I walk through Centennial Square in Victoria everyday and consider the plight of the Occupy Victoria movement, now in its third month.
Initial curiosity on the part of the public converted some to supporters, others to respectful empathizers and others still to contemptuous pessimists and critics.
As the movement loses its momentum and heads towards an inexorable conclusion with the law (Occupy Wall Street was cleared out in the early hours today), I wonder how much has been lost through the lack of a good strategic plan going in.
Think about the current Occupy movement as a nascent brand attempting to get its message – or selling proposition – across to its audience:
WHO IS THE AUDIENCE?
They are targeting their message at big business, at the banks, at multinationals, at governments. But the real audience is us, the general public. What is most valuable to any new product is public advocacy. Fans and followers.
Their current tactic of entrenchment at all costs is starting to turn off their new followers and create even stronger antipathy from their critics.
Rather than do some quick market research to determine where their brand is losing traction and why, Occupy has decided to press on, audience be damned. This drags down the positive sentiment they have created over the course of their campaign.
The danger for the brand is that the audience will be less likely to embrace a return to the market when Occupy attempts to consolidate and build positive brand awareness next time.
They are burning through their consumer currency faster than they can raise it.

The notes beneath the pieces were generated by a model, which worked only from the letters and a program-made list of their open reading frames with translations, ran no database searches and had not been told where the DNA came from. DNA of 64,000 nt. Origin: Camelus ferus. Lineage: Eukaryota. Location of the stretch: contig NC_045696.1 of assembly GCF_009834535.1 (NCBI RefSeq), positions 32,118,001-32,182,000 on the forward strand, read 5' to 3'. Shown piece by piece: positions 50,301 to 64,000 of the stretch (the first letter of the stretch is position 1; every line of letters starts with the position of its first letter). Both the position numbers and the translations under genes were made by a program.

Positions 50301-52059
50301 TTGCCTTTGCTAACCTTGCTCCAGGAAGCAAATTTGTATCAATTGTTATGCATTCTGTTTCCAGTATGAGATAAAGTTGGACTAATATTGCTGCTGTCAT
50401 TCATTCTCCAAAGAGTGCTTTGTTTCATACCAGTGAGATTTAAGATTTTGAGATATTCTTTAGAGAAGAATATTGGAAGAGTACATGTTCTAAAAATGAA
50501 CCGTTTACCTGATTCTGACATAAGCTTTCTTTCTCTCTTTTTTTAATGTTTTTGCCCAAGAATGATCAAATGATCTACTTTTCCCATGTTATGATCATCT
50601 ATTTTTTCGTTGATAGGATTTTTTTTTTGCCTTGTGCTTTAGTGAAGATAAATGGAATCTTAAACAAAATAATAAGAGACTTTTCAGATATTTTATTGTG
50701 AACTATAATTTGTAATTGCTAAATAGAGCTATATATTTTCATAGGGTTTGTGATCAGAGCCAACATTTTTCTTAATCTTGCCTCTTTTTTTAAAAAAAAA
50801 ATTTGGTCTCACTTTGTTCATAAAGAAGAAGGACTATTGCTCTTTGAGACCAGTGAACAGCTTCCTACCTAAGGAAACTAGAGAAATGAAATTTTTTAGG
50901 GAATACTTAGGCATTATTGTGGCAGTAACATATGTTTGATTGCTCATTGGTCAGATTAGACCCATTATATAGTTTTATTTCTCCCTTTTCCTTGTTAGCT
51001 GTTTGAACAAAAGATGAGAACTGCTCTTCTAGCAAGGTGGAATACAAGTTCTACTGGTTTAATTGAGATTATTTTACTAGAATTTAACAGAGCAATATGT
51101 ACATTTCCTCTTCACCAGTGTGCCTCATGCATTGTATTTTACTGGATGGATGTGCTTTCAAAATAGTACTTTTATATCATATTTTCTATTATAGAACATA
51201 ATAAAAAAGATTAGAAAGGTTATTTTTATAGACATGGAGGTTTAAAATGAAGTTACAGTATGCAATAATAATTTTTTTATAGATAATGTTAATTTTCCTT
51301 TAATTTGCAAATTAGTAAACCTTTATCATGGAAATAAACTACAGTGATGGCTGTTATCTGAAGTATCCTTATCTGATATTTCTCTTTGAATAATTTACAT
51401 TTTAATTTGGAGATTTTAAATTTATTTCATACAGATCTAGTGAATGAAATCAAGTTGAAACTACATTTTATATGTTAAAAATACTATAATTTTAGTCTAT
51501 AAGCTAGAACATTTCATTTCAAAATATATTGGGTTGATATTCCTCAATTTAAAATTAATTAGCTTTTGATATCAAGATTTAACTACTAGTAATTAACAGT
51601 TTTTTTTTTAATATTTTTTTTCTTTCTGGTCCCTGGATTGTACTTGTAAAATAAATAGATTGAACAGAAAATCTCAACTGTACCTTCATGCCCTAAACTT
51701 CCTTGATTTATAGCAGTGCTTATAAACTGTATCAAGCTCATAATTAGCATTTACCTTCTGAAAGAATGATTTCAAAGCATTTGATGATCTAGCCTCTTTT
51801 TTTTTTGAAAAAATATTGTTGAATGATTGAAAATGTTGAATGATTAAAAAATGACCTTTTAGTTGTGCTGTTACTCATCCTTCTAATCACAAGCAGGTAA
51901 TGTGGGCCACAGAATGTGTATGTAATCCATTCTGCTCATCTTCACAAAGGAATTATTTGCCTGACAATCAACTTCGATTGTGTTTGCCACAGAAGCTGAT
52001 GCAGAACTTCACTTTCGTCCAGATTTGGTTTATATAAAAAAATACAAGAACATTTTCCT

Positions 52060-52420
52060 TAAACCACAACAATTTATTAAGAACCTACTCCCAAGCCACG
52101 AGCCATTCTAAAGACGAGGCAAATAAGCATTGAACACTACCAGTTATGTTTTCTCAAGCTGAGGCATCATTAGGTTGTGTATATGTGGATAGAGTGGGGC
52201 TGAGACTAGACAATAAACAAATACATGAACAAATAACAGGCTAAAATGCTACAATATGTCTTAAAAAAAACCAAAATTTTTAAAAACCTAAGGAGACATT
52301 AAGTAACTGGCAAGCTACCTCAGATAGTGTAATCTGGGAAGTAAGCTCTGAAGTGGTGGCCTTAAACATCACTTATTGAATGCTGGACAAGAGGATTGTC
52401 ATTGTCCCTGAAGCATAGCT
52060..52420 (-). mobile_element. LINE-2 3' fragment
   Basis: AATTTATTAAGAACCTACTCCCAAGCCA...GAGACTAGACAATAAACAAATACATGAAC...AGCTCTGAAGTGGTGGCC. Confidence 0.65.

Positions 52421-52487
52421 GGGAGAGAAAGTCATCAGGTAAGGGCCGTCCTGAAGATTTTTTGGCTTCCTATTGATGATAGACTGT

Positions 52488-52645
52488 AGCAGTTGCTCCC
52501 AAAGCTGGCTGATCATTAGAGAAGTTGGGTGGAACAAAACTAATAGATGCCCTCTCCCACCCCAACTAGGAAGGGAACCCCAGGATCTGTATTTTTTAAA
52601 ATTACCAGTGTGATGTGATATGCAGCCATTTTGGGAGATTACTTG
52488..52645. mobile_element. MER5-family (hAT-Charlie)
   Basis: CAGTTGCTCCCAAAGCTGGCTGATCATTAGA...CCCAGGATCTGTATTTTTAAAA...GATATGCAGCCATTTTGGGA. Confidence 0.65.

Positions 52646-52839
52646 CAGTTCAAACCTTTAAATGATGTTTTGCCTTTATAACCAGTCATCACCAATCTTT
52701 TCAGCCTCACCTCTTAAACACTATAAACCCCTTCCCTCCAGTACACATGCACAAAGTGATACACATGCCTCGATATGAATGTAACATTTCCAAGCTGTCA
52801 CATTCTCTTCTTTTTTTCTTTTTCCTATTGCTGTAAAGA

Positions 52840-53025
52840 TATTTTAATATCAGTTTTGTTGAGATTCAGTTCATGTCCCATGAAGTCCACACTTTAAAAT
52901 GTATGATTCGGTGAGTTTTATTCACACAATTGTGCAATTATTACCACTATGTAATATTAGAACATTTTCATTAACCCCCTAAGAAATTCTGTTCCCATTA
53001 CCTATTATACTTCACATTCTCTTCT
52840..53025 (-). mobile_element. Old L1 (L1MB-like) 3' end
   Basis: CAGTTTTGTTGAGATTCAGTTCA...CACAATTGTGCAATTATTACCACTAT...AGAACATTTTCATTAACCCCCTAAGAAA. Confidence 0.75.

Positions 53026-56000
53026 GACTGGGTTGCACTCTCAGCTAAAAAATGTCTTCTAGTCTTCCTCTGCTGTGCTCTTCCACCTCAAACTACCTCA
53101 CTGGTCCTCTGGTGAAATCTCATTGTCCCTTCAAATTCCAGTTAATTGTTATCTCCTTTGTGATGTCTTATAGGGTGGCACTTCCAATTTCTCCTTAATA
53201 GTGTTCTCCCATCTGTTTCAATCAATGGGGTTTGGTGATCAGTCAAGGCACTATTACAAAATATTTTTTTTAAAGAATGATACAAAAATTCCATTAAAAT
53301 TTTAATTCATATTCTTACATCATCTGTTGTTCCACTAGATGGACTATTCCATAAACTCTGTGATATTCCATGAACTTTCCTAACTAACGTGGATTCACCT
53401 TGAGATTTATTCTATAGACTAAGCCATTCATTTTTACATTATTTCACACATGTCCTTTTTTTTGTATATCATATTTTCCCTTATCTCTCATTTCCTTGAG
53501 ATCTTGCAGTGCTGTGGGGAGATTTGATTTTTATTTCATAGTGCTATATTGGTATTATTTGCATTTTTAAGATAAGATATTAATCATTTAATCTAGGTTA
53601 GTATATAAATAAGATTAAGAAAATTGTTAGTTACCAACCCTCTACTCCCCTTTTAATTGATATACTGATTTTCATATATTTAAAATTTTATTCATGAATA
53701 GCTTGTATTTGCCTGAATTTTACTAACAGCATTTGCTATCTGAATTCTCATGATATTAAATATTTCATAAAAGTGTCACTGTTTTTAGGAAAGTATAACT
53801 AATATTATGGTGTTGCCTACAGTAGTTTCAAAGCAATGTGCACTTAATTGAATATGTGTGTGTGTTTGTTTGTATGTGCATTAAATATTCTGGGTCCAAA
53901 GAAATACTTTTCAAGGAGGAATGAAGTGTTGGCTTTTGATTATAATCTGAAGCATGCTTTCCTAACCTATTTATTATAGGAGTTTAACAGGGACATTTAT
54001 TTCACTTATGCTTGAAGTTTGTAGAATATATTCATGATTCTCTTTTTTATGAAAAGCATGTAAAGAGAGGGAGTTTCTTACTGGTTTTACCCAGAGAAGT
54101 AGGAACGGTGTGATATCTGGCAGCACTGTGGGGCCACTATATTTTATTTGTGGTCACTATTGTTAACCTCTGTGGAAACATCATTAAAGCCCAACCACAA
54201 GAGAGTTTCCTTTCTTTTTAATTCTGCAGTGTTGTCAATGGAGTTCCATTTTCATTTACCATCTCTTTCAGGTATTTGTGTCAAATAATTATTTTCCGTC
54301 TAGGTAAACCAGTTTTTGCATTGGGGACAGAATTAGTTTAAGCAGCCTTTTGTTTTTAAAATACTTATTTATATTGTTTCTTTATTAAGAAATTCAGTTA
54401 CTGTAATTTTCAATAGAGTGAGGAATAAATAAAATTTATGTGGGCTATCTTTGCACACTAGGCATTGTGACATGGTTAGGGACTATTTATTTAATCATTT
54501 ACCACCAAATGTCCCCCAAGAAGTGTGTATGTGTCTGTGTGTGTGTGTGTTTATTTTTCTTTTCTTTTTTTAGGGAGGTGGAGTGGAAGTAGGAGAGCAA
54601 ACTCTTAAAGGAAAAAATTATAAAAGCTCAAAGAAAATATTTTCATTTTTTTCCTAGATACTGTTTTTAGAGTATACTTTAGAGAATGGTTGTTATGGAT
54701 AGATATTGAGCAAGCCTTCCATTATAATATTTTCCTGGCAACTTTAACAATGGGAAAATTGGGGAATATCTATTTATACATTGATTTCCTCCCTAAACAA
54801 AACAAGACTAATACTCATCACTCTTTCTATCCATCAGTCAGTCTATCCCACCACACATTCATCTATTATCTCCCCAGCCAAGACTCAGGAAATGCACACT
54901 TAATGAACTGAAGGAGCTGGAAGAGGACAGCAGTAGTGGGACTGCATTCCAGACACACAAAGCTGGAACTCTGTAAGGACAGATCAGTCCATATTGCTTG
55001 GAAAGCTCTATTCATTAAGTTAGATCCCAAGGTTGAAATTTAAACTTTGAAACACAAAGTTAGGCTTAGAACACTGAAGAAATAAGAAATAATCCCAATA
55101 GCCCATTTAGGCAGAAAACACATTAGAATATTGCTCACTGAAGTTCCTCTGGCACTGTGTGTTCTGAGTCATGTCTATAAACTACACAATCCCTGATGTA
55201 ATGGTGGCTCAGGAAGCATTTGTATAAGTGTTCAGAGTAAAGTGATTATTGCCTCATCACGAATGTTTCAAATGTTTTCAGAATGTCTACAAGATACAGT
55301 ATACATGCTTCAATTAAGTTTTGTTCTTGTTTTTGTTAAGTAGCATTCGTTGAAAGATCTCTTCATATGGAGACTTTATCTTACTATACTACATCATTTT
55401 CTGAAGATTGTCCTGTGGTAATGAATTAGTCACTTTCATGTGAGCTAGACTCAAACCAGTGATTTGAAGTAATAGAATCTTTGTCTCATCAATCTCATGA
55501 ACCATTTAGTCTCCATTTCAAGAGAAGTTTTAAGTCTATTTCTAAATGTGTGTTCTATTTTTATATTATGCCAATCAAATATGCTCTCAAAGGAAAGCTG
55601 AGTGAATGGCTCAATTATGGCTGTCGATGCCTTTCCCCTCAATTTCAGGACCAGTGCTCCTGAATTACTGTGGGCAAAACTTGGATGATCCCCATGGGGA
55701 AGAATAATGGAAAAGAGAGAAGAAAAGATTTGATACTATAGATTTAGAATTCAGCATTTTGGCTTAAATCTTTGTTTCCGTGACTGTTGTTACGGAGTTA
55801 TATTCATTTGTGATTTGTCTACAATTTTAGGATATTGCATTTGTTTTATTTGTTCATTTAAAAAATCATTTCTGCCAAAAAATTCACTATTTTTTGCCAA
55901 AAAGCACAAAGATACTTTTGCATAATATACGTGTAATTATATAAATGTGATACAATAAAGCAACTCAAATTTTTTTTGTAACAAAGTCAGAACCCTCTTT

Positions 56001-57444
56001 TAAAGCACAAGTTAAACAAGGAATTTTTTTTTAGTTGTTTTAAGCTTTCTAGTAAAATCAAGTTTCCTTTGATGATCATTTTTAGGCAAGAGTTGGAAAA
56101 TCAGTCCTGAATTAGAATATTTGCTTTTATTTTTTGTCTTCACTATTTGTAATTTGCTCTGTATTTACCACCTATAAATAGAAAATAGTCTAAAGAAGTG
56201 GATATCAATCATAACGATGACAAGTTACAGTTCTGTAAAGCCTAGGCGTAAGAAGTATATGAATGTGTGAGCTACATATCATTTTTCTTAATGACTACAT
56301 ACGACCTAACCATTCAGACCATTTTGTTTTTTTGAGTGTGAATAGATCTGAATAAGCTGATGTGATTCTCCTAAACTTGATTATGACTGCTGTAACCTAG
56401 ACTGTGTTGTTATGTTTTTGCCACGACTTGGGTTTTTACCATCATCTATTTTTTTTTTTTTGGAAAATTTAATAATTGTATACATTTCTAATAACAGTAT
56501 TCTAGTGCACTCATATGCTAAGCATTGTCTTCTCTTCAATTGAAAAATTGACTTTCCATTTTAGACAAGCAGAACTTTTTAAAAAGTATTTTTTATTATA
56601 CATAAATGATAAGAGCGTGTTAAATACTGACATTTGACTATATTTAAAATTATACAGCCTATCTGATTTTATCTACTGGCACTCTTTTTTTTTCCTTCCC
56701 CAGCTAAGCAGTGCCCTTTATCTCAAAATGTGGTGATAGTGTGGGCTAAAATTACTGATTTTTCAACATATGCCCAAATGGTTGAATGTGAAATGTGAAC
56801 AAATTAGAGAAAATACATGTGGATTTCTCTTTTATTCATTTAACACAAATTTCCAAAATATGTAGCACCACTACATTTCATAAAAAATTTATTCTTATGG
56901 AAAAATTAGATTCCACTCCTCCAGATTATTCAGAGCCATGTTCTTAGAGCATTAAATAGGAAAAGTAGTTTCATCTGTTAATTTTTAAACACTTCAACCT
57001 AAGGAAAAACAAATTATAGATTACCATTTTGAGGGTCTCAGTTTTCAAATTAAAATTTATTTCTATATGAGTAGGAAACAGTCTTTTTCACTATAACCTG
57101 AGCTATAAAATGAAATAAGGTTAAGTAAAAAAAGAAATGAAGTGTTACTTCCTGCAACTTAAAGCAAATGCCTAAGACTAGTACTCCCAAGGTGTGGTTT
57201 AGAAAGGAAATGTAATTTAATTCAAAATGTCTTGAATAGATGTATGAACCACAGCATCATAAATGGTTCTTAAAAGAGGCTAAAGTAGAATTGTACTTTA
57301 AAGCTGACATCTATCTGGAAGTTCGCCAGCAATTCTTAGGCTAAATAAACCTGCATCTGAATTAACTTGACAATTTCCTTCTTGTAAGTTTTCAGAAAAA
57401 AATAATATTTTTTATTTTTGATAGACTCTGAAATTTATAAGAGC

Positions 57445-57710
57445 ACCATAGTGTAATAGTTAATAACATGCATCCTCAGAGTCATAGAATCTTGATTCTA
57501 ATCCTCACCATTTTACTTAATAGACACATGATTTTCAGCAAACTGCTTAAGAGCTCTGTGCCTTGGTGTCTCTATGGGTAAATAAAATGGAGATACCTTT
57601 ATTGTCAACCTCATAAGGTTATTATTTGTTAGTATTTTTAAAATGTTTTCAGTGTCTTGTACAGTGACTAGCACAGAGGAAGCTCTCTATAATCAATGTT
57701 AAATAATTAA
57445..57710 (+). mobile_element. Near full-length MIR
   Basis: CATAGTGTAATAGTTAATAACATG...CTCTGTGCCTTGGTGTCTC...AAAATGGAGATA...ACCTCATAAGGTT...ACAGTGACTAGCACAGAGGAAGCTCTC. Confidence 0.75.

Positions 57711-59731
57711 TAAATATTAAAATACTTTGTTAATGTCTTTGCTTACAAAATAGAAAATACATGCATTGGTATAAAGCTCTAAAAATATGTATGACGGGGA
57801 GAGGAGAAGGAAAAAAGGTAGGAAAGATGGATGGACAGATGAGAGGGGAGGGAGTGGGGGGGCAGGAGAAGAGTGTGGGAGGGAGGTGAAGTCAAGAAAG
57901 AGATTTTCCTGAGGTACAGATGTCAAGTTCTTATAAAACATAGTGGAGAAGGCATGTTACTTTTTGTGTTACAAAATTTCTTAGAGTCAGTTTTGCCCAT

WHAT IS THE GOAL OF THE CAMPAIGN?
Occupy, we have been told, is not a protest but a process. That’s key. In other words, it is the opening act in a long-term campaign. But what do the long-term goals look like and what short-term metrics will measure the success of the tactics they’re using?
There are certainly short-term metrics they could pay attention to: Positive and negative press coverage, audience advocacy, social mentions, increase in occupiers, support of key influencers.
If they were paying attention, they would probably have noted that the campaign has peaked. The audience is starting to lose interest. Audience burnout or backlash is the very last thing this new brand needs.
WHAT ARE THE TACTICS BEST-SUITED TO MEETING THEIR GOALS?
Here is a critical process issue, because by not articulating specific goals, they haven’t been able to implement effective tactics.
“Occupy” is the tactic, not the goal.
But the occupation tactic seems to have its own goal: stay until they are dragged kicking and screaming out of the public areas they have taken over. In other words, carry on regardless of what the audience thinks; continue to press the message until they have lost the advocacy they worked so hard to build.
There is not much in their current plan that supports a 2012 campaign.
As a marketing guy, I believe the Occupy movement can be effective by knowing their audience, articulating clear goals, using inspired tactics to achieve them, checking metrics along the way and sticking to a timeline.
Otherwise, the movement’s up a tree.
(Photograph by Adrian Lam, Times Colonist)